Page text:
Brassavola is an orchid with a distinctive flower that can come in a variety of striking colours. This genus includes just over 20 species of orchids with flowers that have a distinctive lip. An older, mature Brassavola can bloom profusely.
The Brassavola's name was dedicated to Venetian nobleman and physician Antonio Musa Brassavola by Scottish botanist Robert Brown in 1813.
Brassavola is a genus with 20 species distributed throughout the lowlands of Central America and tropical South America. They are epiphytes, and some are lithophytes.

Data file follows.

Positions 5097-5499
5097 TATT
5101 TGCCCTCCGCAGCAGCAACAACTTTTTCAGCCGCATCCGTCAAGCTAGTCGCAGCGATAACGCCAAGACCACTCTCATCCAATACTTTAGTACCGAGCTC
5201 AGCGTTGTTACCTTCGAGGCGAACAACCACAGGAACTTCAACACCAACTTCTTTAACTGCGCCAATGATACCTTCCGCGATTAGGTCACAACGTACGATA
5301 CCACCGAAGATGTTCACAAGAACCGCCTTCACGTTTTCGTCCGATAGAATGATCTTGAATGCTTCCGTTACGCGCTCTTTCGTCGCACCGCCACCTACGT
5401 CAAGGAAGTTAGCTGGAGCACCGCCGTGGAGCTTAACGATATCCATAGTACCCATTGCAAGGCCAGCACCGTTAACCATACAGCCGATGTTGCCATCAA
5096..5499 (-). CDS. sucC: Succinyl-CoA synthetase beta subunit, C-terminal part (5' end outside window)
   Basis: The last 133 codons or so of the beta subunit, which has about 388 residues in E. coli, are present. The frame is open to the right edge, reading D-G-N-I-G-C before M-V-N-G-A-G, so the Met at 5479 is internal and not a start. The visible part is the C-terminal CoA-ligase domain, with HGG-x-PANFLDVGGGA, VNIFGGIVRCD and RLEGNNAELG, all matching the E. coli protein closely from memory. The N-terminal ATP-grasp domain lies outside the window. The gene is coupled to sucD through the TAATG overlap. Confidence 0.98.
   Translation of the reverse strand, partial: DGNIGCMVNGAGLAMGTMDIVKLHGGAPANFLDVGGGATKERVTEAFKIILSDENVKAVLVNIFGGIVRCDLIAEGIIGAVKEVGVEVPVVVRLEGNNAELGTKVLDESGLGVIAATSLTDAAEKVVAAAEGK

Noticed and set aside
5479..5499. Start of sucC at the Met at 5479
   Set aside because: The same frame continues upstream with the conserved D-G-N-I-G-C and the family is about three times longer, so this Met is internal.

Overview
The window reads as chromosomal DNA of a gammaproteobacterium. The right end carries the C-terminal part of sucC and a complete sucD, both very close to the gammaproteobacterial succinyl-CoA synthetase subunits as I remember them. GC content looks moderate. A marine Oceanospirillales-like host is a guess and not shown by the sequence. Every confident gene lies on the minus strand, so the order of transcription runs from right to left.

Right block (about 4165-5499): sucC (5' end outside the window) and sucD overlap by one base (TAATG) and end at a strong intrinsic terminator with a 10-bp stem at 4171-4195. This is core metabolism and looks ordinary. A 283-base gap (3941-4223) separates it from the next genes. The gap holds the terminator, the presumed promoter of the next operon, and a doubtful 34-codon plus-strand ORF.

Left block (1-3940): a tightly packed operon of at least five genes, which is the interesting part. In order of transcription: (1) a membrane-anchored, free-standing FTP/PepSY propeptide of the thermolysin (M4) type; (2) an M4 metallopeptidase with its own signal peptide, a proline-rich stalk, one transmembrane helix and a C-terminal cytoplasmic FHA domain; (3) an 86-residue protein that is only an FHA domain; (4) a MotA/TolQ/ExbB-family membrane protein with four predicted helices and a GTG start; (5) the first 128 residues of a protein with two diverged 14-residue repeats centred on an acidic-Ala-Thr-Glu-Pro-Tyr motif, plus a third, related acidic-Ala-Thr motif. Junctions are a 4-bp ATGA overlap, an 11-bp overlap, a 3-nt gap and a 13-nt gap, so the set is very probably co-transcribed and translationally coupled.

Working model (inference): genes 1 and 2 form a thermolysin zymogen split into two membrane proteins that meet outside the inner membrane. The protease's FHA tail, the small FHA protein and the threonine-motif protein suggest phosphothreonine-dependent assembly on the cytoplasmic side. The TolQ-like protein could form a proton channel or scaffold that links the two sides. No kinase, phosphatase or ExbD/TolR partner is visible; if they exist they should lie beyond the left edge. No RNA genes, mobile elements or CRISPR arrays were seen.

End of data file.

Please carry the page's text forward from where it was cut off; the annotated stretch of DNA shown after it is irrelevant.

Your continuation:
This rare and unusual orchid produces one white or greenish-white flower, or a cluster of a few flowers. The three sepals and 2 petals are greenish, narrow and long. The base of the broad lip partially envelops the gynostemium. Most Brassavola emit a strong, delicious, citrusy fragrance. However, they do so only in the evening and at night, in order to attract the right moth. Furthermore, the genus Brassavola is characterized by the structure of a single fat leaf, which grows from a cylindrical pseudobulb. In 1698, the species Brassavola nodosa was the first tropical orchid brought from its native Curaçao to the Netherlands. From the botanical gardens of the universities that began to grow with it, the spread of this species around the world as a greenhouse plant and later as a houseplant began. It was this orchid that first aroused interest in orchids among enthusiasts.